Please review the Frequently Asked Questions Below
A Roth IRA is one of the most powerful wealth building and estate planning tolls that the tax code allows.
- Tax-free growth: Your contributions and investment earnings grow tax-free in a Roth IRA. This means that you can compound your earnings over time without having to pay taxes on them.
- Tax-free withdrawals: You can withdraw your contributions and earnings tax-free from a Roth IRA after age 59½ and if you have had the account for at least five years.
- No required minimum distributions: Unlike traditional IRAs, Roth IRAs do not have required minimum distributions (RMDs). This means that you can leave your money in your Roth IRA for as long as you want and never have to take any withdrawals.
- Flexibility: You can withdraw your contributions from a Roth IRA at any time without paying taxes or penalties. This can be helpful if you need to access your money for an unexpected expense.
- Tax-free inheritance: If you pass away, your beneficiaries can withdraw your Roth IRA contributions and earnings tax-free.
Anyone is eligible to convert to a Roth IRA, regardless of their income or tax filing status. This is because there are no age or income limits on Roth IRA conversions. Anyone that has an IRA, 401k, 403B or other retirement account, that has access to their funds, can convert to a Roth. There are also no maximums or minimums that can be converted.
- Lower tax rates: Tax rates are currently relatively low, historically speaking. If you think that tax rates will be higher in the future, converting to a Roth IRA now can lock in your current tax rate.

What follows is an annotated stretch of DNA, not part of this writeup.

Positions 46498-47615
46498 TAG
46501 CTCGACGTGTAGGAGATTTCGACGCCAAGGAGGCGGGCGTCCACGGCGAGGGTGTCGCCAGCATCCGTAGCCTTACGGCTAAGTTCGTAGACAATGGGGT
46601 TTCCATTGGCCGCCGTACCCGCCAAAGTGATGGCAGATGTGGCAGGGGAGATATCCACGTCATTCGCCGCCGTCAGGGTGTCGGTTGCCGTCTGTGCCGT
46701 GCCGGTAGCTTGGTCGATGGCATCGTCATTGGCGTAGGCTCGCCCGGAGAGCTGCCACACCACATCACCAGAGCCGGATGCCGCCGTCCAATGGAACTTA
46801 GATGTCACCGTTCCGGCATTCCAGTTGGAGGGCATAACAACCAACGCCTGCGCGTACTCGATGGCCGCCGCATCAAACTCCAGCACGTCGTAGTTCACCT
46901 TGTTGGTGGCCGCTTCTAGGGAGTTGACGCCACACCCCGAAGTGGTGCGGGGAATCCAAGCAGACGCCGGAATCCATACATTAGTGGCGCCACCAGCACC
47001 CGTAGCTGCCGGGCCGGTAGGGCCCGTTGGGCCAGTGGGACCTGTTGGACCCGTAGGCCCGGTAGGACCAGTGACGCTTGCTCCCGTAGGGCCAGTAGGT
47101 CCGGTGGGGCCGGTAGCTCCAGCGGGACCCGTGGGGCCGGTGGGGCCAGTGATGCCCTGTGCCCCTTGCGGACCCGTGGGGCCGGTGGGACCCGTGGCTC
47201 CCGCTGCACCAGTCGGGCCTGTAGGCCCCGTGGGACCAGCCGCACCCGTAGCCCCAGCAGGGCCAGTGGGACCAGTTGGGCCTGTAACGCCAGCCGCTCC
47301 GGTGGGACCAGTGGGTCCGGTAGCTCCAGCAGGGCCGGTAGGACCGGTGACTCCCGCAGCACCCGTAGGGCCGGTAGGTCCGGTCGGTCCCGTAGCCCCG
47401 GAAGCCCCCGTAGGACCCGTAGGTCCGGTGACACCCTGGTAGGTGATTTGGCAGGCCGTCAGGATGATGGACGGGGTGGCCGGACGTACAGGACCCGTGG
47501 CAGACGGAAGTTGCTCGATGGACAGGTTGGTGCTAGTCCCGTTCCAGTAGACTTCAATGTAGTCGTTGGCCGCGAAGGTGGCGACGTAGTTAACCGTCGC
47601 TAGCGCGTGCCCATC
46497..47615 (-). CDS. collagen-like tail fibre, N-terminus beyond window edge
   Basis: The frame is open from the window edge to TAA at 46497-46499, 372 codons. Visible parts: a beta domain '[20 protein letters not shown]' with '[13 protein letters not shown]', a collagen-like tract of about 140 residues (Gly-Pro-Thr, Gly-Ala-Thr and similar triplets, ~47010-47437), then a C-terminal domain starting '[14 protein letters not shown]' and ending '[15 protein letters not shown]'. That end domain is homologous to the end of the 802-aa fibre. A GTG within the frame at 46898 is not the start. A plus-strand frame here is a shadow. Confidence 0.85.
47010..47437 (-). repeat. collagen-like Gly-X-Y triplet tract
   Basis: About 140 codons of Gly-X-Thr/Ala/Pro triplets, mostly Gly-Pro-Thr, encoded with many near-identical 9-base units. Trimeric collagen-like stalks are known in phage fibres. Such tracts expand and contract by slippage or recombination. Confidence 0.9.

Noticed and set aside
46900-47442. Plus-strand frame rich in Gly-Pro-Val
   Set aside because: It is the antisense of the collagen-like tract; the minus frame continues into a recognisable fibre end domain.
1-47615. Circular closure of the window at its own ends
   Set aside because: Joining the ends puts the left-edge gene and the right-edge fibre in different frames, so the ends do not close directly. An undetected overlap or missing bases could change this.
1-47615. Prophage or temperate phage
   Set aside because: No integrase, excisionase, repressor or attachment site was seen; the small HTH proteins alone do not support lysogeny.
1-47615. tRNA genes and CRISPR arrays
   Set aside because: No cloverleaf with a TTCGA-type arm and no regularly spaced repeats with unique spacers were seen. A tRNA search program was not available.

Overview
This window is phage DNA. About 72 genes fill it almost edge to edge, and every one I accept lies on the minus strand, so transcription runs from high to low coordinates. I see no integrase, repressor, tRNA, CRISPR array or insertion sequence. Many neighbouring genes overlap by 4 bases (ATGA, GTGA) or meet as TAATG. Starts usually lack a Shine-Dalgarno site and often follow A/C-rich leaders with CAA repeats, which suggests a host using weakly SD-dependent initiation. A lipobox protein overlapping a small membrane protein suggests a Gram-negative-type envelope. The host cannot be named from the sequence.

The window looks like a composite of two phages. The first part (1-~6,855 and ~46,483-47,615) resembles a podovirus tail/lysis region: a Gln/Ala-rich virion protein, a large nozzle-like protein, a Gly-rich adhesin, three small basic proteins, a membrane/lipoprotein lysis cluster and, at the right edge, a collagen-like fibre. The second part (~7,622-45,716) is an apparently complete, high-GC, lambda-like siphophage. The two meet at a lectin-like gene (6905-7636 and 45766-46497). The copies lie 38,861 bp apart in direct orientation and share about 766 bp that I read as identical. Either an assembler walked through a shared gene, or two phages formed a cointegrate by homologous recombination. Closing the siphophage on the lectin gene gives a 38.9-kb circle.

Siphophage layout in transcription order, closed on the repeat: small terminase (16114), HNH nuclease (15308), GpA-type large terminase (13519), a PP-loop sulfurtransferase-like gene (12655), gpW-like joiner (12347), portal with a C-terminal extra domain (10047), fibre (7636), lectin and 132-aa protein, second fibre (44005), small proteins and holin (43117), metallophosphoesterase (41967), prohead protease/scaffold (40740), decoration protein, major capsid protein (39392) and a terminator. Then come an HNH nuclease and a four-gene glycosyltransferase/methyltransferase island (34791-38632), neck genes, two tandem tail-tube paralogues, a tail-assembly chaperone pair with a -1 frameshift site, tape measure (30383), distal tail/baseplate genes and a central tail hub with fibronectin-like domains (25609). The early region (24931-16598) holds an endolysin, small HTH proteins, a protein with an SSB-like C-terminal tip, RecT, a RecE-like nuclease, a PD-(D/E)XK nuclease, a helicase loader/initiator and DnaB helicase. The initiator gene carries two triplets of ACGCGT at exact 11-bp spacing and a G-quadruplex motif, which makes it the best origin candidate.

- Tax diversification: If most of your retirement savings are in tax-deferred accounts, such as a traditional IRA or 401(k), converting to a Roth IRA can help you diversify your tax exposure. This can be beneficial if you are concerned about future tax increases.
- Flexibility: Roth IRAs offer more flexibility than traditional IRAs. For example, there are no required minimum distributions (RMDs) from Roth IRAs. This means that you can leave your money in your Roth IRA for as long as you want and never have to take any withdrawals.
- Market downturn: The stock market has been down in recent months, which means that your traditional IRA investments may have lost value. If you convert your traditional IRA to a Roth IRA now, you will owe taxes on the amount you convert, but it will be based on the lower value of your investments.
Each individual’s financial situation is unique, and many factors must be considered when making such an important decision. The first step to finding out if a Roth Conversion is right for you, is to fill out a Client Intake Form. The intake form asks for general account balances, expenses, and tax information. This gives your Roth Right specialist a glimpse into your financial status and allows them to guide you through this process. click here to fill out an intake form.